California public power utility Sacramento Municipal Utility District is rolling out a new battery storage incentive program for customers.
Since July 1, SMUD has been offering residential customers $300 to aid in procuring battery systems aimed at reducing peak demand. While the incentive is only a fraction of the $7,000 to $12,000 it may cost customers to install a battery system, SMUD views it as a tangible sign of its commitment to an evolving technology that may transform the power industry in the coming years.
The incentive is the first step in a larger effort to have 9 MW of energy storage installed within SMUD's service area by the end of 2020, said James Frasher, the utility’s senior strategic planner for energy storage.
"From our standpoint, because we're starting to see these systems installed” and are beginning to see customer interest, “we're taking a proactive step forward to encourage these installations," he said. "Because if we wait until 2023 and it's more cost-effective, the industry is already going to be filling that need."
One of the early problems SMUD identified, he added, "is we didn't have good visibility into these projects being installed. They were all being done in connection with solar energy. For us, we weren't part of that conversation. What we're really trying to do is put in place systems to engage with customers” in that conversation “to understand what value energy storage brings."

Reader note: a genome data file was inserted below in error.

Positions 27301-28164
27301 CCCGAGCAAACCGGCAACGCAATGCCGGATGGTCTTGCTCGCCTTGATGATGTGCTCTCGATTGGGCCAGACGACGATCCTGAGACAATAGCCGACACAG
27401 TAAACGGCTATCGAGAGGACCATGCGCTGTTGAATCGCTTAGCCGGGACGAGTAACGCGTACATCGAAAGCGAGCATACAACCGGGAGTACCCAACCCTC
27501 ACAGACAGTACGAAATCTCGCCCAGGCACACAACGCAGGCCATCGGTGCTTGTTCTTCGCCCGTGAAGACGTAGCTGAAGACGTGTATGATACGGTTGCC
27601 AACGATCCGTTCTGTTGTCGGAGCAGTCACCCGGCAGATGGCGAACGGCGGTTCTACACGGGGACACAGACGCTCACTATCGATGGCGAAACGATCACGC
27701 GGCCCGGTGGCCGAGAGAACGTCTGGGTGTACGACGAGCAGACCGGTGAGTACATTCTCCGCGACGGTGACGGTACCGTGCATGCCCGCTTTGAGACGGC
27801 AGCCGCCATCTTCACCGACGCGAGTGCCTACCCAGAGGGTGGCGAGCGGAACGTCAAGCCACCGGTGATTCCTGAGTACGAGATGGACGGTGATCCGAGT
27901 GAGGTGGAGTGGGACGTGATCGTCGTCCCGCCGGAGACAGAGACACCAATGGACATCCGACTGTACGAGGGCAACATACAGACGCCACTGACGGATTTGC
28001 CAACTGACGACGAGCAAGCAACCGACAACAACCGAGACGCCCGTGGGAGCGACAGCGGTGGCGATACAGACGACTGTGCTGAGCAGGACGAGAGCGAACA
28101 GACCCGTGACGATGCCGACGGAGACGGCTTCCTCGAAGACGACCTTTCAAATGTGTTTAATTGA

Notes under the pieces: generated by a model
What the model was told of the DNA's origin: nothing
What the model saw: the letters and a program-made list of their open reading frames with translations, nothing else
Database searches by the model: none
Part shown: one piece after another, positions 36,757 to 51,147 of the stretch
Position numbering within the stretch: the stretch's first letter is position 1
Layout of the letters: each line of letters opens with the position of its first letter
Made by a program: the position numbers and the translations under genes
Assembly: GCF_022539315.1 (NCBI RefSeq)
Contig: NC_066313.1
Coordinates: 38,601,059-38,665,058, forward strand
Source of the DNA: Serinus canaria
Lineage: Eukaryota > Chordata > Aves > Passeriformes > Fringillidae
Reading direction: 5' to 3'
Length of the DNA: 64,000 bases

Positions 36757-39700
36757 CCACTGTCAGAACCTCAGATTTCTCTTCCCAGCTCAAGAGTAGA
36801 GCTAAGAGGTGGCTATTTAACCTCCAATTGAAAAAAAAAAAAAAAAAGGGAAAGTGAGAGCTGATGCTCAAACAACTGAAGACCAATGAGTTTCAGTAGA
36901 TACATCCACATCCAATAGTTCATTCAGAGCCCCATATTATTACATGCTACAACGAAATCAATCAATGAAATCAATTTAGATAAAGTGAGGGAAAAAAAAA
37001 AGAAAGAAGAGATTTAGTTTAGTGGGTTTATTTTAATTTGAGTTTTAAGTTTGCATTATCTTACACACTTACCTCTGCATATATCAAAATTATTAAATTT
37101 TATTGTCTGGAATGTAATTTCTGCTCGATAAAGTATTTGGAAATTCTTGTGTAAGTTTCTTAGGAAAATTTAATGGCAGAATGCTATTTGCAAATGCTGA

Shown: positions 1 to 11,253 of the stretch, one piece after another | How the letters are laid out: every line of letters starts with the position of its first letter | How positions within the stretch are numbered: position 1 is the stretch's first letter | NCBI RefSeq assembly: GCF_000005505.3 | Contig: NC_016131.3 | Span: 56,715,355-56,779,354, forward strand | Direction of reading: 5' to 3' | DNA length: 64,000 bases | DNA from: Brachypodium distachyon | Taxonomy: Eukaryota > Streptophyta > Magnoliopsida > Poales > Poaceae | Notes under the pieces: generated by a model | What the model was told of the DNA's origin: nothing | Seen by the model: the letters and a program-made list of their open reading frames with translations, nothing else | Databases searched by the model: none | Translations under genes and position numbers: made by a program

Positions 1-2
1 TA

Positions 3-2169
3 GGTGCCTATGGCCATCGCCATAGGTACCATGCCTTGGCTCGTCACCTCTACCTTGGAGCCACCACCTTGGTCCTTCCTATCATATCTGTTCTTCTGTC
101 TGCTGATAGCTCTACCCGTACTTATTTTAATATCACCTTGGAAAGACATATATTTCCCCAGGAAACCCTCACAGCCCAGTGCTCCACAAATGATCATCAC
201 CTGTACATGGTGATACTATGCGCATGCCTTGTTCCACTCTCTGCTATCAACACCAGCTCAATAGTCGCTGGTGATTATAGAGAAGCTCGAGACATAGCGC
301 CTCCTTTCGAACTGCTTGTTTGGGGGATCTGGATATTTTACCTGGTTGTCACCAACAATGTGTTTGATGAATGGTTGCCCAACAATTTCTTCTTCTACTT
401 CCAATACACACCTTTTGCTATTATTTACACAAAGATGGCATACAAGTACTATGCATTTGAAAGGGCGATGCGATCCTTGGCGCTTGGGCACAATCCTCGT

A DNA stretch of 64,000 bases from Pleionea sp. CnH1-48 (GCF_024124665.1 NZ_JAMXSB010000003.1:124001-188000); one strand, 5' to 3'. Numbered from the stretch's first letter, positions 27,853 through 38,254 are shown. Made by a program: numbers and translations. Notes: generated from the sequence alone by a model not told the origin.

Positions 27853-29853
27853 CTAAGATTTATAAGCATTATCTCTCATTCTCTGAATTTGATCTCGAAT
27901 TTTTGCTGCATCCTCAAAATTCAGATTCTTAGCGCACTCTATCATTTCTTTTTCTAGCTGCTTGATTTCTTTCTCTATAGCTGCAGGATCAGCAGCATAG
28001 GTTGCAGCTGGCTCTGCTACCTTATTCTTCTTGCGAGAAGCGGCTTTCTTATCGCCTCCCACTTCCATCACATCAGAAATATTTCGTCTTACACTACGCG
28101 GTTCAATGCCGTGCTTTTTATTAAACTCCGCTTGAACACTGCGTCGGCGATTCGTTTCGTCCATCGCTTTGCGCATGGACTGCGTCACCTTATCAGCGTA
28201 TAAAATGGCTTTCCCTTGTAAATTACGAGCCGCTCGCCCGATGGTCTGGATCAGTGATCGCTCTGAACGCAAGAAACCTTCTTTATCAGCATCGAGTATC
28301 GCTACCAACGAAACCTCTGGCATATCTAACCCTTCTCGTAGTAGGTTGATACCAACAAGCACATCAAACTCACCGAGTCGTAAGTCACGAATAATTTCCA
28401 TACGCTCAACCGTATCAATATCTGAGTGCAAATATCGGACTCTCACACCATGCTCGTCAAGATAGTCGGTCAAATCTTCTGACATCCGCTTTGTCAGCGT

Frasher acknowledged that, currently, energy storage is "not quite cost effective" in SMUD's territory. But it probably will be by 2023, he said, explaining the utility’s interest in helping its customers prepare for such an eventuality.
He stressed SMUD is "not using the incentive to create the market,” but rather to help SMUD “engage with those customers, especially those customers already making that decision" to install and operate a battery system in the most cost-effective manner possible.
While it is early in the program, customer response to the incentive so far has been good, he said.
"From a very high level, we're expecting several hundred customers this year,” he said. "Right now, we're hoping to hit that 9-MW goal by 2020 and have that ramp up to 28 MW by 2023 and 75 MW by 2028."
If that latter figure is reached, that probably means up to 10,000 residential and business customers are participating in the battery storage program.
Individual savings for customers who install battery systems are hard to quantify at present. One reason is the variety in such systems. Smaller, less expensive, systems, for instance, may not be sufficient to power an air conditioner in a power outage.
However, SMUD is switching to time-of-day residential electric rates in 2019 that should help customers better plan to use less electricity at peak times when it is more expensive. That is where batteries, which can store energy earlier in the day for use during these peak demand times, can help.
As the technology creates more value and battery storage costs start to decrease, SMUD plans to be "more aggressive in encouraging adoption and getting people to opt into battery programs," Frasher said. "We hope to be making that transition over the next three years and increasing the overall value to both the grid and to the customers."
SMUD is spreading the word about the new incentive program through its website and through local battery storage contractors. "They're already out there trying to sell these systems," Frasher noted.